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Student art captures the mixed-race experience

Bagavathy Kumarasamy shows off the multimedia art piece created by UTSC students highlighting mixed race issues. (Submitted photo)

A group of U of T Scarborough students recently stepped out of the classroom and into a stylish Queen Street gallery to exhibit an original piece of art highlighting mixed race issues.

The multimedia art piece was created by students in Professor Minelle Mahtani’s Critical Mixed Race Theory class and inspired by an assignment they did on the diasporic histories of family members.

“We wanted to engage the community beyond our classroom in a conversation about mixed race issues and this provided a perfect setting for that conversation to take place,” says Mahtani, an expert on mixed race theory.

Mahtani was impressed that the piece challenges many of the prevailing stereotypes about multiraciality, particularly that it’s a recent phenomenon, that mixed race people exist in a confused state of identity or that mixed race couples offer the clearest path to eliminating racism.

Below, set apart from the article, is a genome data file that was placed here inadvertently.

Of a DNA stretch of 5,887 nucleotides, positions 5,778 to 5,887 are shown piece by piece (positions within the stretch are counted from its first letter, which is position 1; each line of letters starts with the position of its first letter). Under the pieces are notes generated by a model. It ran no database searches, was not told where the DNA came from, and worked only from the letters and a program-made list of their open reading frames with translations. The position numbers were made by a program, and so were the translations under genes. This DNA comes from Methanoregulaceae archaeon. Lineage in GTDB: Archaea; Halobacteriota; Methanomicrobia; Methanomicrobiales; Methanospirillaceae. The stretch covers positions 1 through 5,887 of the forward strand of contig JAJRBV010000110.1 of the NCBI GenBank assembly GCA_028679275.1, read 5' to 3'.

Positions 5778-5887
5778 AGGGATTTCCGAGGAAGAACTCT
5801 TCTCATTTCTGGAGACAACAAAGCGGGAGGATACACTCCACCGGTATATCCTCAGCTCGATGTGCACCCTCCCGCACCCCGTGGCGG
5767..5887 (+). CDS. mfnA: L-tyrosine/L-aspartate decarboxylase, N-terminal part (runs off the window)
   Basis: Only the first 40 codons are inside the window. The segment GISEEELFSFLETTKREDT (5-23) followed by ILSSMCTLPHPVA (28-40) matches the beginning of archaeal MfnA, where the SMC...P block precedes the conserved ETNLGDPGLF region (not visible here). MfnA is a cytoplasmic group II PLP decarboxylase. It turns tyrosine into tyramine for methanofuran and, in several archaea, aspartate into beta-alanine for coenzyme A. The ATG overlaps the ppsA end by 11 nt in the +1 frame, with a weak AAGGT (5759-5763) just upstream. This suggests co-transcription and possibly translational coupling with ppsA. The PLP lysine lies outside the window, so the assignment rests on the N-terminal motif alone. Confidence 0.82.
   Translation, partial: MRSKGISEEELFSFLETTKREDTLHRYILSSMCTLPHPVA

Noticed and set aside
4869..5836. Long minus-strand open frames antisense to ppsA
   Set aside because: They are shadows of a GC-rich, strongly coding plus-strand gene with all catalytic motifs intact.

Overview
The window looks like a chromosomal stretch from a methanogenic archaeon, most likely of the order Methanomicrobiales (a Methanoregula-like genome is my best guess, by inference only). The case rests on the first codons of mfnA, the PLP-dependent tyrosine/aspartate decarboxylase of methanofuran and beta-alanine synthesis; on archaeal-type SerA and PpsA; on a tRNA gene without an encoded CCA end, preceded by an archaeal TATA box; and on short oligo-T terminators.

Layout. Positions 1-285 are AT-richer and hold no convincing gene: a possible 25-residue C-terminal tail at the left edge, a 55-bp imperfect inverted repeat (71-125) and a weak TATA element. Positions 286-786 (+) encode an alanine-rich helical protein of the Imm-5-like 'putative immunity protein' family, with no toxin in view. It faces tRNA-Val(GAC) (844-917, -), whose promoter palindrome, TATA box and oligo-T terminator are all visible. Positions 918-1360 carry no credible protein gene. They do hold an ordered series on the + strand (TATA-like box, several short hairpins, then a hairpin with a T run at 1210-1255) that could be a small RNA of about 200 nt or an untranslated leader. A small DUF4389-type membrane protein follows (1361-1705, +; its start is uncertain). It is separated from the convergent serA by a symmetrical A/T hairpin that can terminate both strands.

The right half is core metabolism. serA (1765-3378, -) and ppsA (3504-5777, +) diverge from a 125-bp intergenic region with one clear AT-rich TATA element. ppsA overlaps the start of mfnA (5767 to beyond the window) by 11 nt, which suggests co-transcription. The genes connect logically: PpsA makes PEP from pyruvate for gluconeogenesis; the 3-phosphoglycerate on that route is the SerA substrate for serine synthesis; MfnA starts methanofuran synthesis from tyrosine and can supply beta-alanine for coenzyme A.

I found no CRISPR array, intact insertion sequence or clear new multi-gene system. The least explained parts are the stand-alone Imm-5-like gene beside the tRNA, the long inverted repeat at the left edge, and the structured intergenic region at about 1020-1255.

“People often only think about geography when it comes to multiraciality, but it’s more about global connectedness,” she says. “In other words, rather than asking what are you or where are you from, we should ask when, where and how does mixed race become a reality.”  

The art exhibit was part of a day-long conference called M.I.X.E.D that was organized by Rema Tavares, a Toronto-based artist, educator and founder of Mixed in Canada, a national cultural resource centre for mixed-race identified Canadians.  

The piece created by the UTSC students includes a wall-sized map of the world with red lines that originate in Toronto and crisscross the globe.  There’s also an audio recording of each student reading from their essays that is blended together resulting in something that sounds like a new language. 

“I’ve never been in an environment where everyone was so engaged and wanting to know more about our project,” says Andrew Furgal, a fourth-year history and geography student.

“People kept coming up to me wanting to know more about the piece we created and the individual stories behind it.”

For his assignment Furgal explored his father’s Polish roots. He discovered that when his father first came to Canada to work he witnessed racist attitudes existing within his community. His father didn’t speak much English and settled immediately into a Polish-speaking community in Toronto where Furgal’s father saw prejudice towards those living outside his community.

He says it was an interesting first-hand look at what happens when ethnic communities are separated from each other and there’s a lack of interaction and understanding.

“If it weren’t for this assignment I probably wouldn’t have known about that part of my father’s experience coming to Canada.”   




© University of Toronto Scarborough